Analyzing the role of non-practicing entities in the patent system

David L. Schwartz, Jay P. Kesan

Research output: Contribution to journalReview articlepeer-review

57 Scopus citations


Currently, there is an important debate about the role of non-practicing entities in patent litigation. People are asking: What are the costs and benefits associated with NPE litigation? Are they too high, too low, or just right? This Essay makes two contributions to the discussion. First, we review a recent study, The Direct Costs from NPE Disputes, by James Bessen and Michael J. Meurer. The study presents new data on the litigation costs and settlement expenses incurred by a subset of defendants in NPE cases. Some of their findings are provocative, but we find their methodology to be deficient in several respects, which limits the usefulness of the data and thus the implications that can be drawn from them. We also offer suggestions for future research on NPEs, including data collection and analysis. Second, we argue that the study asks the wrong question. The debate should be reframed to focus on the merits of the lawsuits, including patent system changes focusing on reducing transaction costs (e.g., lawyers' fees) in patent litigation, instead of focusing solely on whether the patent holder is a non-practicing entity.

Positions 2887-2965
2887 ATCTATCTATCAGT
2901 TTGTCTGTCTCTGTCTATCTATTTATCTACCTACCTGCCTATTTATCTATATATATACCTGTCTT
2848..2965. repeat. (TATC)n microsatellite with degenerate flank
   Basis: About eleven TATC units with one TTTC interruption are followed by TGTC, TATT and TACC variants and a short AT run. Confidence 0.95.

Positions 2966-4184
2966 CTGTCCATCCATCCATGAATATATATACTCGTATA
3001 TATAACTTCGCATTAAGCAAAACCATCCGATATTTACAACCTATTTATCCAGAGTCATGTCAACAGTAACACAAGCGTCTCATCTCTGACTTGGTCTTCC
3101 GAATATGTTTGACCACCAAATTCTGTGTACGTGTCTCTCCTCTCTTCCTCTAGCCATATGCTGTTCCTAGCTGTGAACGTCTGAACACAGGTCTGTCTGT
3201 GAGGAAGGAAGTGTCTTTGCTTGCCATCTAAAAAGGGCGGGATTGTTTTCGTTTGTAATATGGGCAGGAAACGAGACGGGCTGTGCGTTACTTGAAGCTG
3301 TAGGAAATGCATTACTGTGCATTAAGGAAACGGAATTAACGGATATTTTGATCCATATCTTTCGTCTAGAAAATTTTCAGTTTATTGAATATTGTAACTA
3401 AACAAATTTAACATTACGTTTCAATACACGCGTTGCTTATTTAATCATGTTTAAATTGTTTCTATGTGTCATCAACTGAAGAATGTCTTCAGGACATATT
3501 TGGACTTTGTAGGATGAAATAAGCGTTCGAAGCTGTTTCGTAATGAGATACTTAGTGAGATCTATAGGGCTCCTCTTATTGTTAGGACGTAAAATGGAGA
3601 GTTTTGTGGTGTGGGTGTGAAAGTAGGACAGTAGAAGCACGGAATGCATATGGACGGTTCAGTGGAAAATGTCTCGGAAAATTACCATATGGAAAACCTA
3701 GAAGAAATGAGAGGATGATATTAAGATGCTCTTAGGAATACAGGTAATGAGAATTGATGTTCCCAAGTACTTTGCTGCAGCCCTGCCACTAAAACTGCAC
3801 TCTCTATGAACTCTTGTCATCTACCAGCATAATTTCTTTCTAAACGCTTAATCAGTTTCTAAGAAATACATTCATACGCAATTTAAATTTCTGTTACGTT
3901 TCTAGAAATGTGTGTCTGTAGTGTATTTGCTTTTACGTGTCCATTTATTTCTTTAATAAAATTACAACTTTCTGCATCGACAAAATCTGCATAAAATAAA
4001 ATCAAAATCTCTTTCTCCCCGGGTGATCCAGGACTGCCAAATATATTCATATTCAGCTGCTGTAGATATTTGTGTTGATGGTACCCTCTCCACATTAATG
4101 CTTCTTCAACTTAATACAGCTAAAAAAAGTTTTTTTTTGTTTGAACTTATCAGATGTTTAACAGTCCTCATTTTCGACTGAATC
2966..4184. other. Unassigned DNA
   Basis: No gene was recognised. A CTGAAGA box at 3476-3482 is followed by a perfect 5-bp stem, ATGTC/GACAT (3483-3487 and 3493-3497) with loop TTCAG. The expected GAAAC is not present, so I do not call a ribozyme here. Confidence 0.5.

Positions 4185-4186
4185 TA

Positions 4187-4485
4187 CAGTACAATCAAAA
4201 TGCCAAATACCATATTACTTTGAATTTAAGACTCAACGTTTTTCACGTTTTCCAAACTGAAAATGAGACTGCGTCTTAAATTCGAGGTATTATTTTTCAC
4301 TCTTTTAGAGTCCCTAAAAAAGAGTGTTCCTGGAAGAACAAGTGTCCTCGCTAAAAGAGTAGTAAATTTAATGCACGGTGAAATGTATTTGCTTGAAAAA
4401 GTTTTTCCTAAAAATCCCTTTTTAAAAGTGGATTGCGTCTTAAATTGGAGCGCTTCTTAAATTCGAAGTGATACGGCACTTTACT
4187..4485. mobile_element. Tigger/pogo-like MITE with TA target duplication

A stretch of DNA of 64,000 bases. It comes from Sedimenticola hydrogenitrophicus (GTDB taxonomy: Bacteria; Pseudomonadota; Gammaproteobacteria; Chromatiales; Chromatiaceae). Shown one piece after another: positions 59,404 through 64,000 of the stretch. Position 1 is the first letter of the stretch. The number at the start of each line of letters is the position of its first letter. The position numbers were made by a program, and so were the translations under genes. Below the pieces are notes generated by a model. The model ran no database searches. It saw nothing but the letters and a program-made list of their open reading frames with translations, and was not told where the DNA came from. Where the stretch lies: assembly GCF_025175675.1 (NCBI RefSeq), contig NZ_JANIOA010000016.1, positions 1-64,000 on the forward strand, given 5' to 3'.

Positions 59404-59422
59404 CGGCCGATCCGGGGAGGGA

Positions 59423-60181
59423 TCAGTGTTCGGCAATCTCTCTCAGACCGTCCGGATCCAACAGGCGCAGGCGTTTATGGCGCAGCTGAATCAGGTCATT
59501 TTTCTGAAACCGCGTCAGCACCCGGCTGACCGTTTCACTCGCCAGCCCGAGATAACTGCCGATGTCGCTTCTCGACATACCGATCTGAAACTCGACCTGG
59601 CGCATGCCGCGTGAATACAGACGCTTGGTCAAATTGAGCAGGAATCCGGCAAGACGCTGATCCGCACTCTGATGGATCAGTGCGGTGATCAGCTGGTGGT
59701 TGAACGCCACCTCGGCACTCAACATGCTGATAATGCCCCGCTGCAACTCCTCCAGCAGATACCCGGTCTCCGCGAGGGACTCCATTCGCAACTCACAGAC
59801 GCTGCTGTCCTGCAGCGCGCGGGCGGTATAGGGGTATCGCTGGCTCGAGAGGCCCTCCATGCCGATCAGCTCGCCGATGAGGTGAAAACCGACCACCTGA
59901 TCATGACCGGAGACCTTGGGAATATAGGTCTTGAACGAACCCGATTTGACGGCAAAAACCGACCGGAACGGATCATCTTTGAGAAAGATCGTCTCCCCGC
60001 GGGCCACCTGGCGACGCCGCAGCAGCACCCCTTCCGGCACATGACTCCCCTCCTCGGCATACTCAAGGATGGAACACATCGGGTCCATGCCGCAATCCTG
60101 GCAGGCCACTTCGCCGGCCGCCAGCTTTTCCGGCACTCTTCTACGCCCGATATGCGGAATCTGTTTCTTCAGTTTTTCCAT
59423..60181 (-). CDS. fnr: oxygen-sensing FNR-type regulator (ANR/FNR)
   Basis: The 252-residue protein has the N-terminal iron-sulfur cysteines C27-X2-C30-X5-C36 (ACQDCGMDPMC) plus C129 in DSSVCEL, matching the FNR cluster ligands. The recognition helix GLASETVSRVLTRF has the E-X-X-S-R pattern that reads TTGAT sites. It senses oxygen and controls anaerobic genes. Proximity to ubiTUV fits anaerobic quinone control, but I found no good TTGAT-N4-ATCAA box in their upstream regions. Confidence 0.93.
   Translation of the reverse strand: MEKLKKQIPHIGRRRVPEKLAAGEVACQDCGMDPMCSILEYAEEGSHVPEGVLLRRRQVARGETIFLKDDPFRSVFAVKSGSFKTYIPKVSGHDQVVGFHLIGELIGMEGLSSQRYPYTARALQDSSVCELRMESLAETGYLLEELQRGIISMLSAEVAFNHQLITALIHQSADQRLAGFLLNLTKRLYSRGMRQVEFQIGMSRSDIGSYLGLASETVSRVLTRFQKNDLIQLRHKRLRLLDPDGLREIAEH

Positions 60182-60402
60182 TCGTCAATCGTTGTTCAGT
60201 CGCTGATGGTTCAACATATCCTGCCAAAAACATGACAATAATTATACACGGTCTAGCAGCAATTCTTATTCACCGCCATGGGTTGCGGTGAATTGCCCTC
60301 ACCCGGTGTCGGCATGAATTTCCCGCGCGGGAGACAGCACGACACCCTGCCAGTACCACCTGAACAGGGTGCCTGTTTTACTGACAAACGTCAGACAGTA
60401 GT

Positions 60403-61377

Original languageEnglish (US)
Pages (from-to)425-456
Number of pages32
JournalCornell Law Review
Issue number2
StatePublished - 2014

ASJC Scopus subject areas

  • Law


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